How to write about blood

“Basic laws of physics: how to lodge a hook in your head. Treble means three. Simple motions. Hold, run, cast. You tell the story for show now, choosing words carefully, measuring impact, showing ownership of memory. I can tell it too, that is the subtext of what you’re saying. But you’re not trying to compete. You are sharing. This is our memory. You should have some say in its resurrection.”

This essay is about blood, literally: brother and sister and other. It is the hardest thing I’ve ever written. I’m grateful to Rappahannock Review for giving it a home, especially among so much fantastic talent (Brian Oliu and BJ Hollars, to name a mere few).

Read “Of Blood” in Rappahannock Review here.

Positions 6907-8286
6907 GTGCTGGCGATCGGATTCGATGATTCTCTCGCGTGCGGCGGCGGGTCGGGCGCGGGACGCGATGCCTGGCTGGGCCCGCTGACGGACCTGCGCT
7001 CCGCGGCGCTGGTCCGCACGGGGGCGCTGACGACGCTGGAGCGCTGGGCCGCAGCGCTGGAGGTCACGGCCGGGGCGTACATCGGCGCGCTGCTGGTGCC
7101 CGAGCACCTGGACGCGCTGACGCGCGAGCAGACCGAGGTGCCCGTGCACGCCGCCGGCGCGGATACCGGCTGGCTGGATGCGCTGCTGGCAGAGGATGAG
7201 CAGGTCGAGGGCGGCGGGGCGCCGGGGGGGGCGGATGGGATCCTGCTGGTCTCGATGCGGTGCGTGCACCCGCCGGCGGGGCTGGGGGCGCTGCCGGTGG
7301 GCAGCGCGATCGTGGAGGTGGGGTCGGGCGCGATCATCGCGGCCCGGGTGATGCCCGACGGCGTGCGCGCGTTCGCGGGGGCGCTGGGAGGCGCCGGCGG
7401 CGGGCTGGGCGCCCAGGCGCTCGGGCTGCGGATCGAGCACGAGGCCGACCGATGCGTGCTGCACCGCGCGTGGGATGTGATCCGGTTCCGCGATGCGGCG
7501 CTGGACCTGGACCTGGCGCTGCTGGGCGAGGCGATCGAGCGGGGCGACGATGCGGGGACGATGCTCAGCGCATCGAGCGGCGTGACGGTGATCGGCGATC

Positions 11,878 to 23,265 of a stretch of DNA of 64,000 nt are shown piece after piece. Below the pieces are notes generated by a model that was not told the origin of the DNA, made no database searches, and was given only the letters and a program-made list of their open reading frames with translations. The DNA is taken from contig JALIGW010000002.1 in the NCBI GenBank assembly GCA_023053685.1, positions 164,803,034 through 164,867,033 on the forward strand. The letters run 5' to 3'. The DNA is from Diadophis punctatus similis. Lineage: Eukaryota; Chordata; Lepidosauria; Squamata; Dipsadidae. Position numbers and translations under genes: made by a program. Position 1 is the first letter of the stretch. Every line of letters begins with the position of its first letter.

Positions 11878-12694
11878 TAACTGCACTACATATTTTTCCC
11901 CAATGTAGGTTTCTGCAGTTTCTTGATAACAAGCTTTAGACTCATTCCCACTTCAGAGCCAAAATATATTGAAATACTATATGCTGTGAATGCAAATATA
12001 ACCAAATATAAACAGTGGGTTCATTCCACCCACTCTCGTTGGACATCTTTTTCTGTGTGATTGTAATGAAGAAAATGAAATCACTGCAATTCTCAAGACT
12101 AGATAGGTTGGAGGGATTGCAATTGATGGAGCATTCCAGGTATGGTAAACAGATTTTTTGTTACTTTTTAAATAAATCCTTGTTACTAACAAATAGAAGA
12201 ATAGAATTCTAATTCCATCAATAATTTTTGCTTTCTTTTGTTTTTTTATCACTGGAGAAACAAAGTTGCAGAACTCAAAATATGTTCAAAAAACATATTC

What it’s like to learn you’re semi-deaf

fanzine

“It’s like being underwater: the loudest thing you hear are your thoughts. Voices are garbled syllables with distorted time signals, they are far off and distant. It is easy to ignore, easy to give in to the indulgence of living in one’s own head. This is what it’s like to be semi-deaf, to be increasingly deaf.”

— You can read my essay on FANZINE, as part of their incredible Body Maps series.